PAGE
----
Leif Vollebekk Explores Different Colours of His Creativity on 'New Ways'

Leif Vollebekk Explores Different Colours of His Creativity on 'New Ways'
Photo: Allister Ann
Leif Vollebekk thought he knew what life was about, but then experience proved him wrong. He thought he knew the process of writing a song, but then the process changed.
 
"I thought maybe my last record, Twin Solitude, was going to be my final record, and then I was going to quit," Vollebekk says. "I thought: 'I'm going to stop trying so hard and do whatever I want on this one.'"
 
He did what he wanted, but he didn't quit. Instead, Twin Solitude went on to be shortlisted for the Polaris Music Prize and Vollebekk saw his music connect with his widest audience yet. Doing whatever he wanted proved to be a fruitful method for the songwriter, whose new record, New Ways, acts as a kind of companion to Twin Solitude.
 
"It's the same breath, but I think also different," Vollebekk explains. "When I made the last record, I was writing ballads. When I played it live, I thought, 'Maybe it's time to not have a straight-up ballad in my set.'"
 
The Montreal-based singer-songwriter hinges his articulation of New Ways quite often on Twin Solitude. Like night and day — though he thinks both are night — he finds them opposite and inseparable. Vollebekk does, however, feel he was able to grow and address moments he didn't find perfect on his last record.
 
"I needed to make songs that were a little bit more angular and a little bit more top-down instead of bottom-up. The last record was all about the kick drum, which is on the one and the three, and the new record is all about the two and the four. Not so downbeat, more upbeat."
 
But the process, he clarifies, never became singular or straightforward. Even when the writing began smoothly, challenges would come later, as with the spacious, nearly seven-minute-long "Transatlantic Flight."
 
"I got home home after taking a plane back from Paris and 'Transatlantic Flight' was clear in my mind. I knew exactly what the drums were going to sound like. I knew exactly when the strings would come in. I recorded it one summer and it was good, but not good enough, so I changed the tempo and went back the next summer and recorded it again. Same cymbals, same piano, same microphone. I've never been like that before. I couldn't let that one go."
 
In an attempt to shorten the song, Vollebekk tried to cut out the middle and end with a fade out, but none of it worked.
 
"What you hear on the record is just one take from beginning to end with an improvised ending that we kept in," he says. "All through this album, I had to try things in a different way, and a new way. So I called it New Ways. That's what the record is called from the outside."
 
The separation of how the world hears the album and how he hears it is something Vollebekk lingers on, and this begins with the name.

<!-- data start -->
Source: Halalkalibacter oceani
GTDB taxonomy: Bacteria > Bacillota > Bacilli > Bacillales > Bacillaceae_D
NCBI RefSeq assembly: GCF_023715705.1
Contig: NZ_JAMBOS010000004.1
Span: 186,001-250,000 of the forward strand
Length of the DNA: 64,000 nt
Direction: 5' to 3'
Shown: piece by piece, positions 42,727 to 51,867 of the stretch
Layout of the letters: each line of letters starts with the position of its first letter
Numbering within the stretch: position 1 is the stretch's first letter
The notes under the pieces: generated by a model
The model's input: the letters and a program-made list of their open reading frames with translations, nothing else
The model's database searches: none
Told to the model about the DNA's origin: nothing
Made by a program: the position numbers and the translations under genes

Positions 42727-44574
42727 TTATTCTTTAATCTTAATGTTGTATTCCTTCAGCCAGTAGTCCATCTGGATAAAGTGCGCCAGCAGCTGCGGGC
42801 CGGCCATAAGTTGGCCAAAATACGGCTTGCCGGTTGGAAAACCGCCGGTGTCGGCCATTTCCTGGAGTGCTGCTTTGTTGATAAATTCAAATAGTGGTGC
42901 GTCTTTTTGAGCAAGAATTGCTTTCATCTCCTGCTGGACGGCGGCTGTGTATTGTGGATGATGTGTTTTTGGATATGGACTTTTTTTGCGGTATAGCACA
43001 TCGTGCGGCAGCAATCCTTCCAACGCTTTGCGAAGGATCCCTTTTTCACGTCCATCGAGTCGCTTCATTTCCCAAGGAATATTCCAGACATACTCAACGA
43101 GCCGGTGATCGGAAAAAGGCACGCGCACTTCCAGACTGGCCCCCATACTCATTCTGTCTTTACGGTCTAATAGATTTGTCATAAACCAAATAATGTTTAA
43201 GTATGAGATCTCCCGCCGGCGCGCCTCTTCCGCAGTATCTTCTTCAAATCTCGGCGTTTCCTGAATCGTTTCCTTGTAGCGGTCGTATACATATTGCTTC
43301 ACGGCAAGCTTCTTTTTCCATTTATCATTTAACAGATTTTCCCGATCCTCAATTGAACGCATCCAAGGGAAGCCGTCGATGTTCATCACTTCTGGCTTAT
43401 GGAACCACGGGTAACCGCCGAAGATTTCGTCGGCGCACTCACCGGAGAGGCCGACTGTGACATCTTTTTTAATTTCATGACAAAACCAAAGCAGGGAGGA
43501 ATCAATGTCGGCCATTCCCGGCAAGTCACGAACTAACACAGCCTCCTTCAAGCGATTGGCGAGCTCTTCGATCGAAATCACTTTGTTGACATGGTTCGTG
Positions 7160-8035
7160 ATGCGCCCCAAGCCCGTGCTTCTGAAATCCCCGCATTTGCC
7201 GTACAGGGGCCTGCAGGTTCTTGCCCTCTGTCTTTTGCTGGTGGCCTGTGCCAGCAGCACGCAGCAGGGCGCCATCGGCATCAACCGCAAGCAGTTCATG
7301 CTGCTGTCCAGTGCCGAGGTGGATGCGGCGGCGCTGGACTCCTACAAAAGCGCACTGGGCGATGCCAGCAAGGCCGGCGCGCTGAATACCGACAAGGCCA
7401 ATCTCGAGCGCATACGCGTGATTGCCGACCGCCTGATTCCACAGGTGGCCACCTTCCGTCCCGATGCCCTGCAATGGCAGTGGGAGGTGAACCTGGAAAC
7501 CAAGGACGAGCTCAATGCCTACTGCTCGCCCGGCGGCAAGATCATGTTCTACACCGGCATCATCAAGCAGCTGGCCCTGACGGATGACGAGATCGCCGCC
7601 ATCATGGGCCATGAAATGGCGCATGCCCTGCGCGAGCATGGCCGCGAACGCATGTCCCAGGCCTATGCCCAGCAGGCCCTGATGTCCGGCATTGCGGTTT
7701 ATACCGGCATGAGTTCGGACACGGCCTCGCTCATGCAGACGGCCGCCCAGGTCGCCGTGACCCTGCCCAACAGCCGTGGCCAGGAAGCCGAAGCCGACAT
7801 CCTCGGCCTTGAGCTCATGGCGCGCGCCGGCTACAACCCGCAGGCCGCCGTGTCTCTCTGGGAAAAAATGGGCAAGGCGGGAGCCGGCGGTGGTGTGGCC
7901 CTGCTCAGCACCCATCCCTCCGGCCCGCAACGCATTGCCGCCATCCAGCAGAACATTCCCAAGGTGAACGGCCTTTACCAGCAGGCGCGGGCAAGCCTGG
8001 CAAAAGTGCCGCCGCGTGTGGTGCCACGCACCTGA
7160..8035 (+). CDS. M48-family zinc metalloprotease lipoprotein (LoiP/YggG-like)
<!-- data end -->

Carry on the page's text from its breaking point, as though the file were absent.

"From the inside, the record is called Phaedrus," he explains. "I wanted to name it Phaedrus, because it deals with the Platonic dialogues, so like in Dostoevsky when they have pet names — like Sasha for Alexander — Phaedrus is my Sasha. It's called Phaedrus to me."
 
Vollebekk's personal relationship to his music played into the recording process of New Ways. Always recorded live off the floor and with an emphasis on capturing the vocal track, Twin Solitude saw a band in the room with Vollebekk, where New Ways was recorded with only a drummer.
 
"I find that if it's just me and a drummer, the song comes in clear and I can see it. I've been realizing that how music looks to me is important. When the song looks like something in my mind when I'm listening, it usually sounds better, and people connect to it better."
 
The way music looks often comes with comparisons to colour, something that Vollebekk attributes to learning violin using the Suzuki method: an open D marked in blue, the A-string a warm yellow.
 
"Those colours weren't picked randomly by my teacher. They were also colours that I had a hand in," he says. "But it goes deeper than that. I never played the F-sharp on violin because I was bad on the E string, but I know it's a deep purple. Each song on New Ways has a colour and maybe a mood. 'Transatlantic Flight' is a blue, blue-grey, white thing, the whole way through. 'Hot Tears' is just yellow. It's just pure, hot, bright flame yellow."
 
These colours correspond to music videos, which take aesthetic notes from filmmakers like Terrence Malick and Richard Linklater, both of whom provided inspiration to Vollebekk through his writing process and furthered his emphasis on the visual component of music.
 
"Watching beautiful movies can feed your dreams," he declares. "I went deep into Terrence Malick while working on this record. I needed those images. So, yeah, I find it jarring if the music video doesn't match the song somehow. It's like if someone shows you the word green, but it's written in blue. At the same time, I'm trying to let go."
 
It's important to Vollebekk to find the place between pushing for what you want and being able to free yourself of the idea of perfection, and New Ways is, in many ways, the product of this duality.
 
"It's funny. I don't know anything about life. Even two years ago I thought I had figured out something, but I had figured out nothing," he says.
 
"I do know that you can't force not trying. I had to persevere. I know what I want, so I have to go get it, then go as hard as I can. When I'm done, I let it go and see what happens."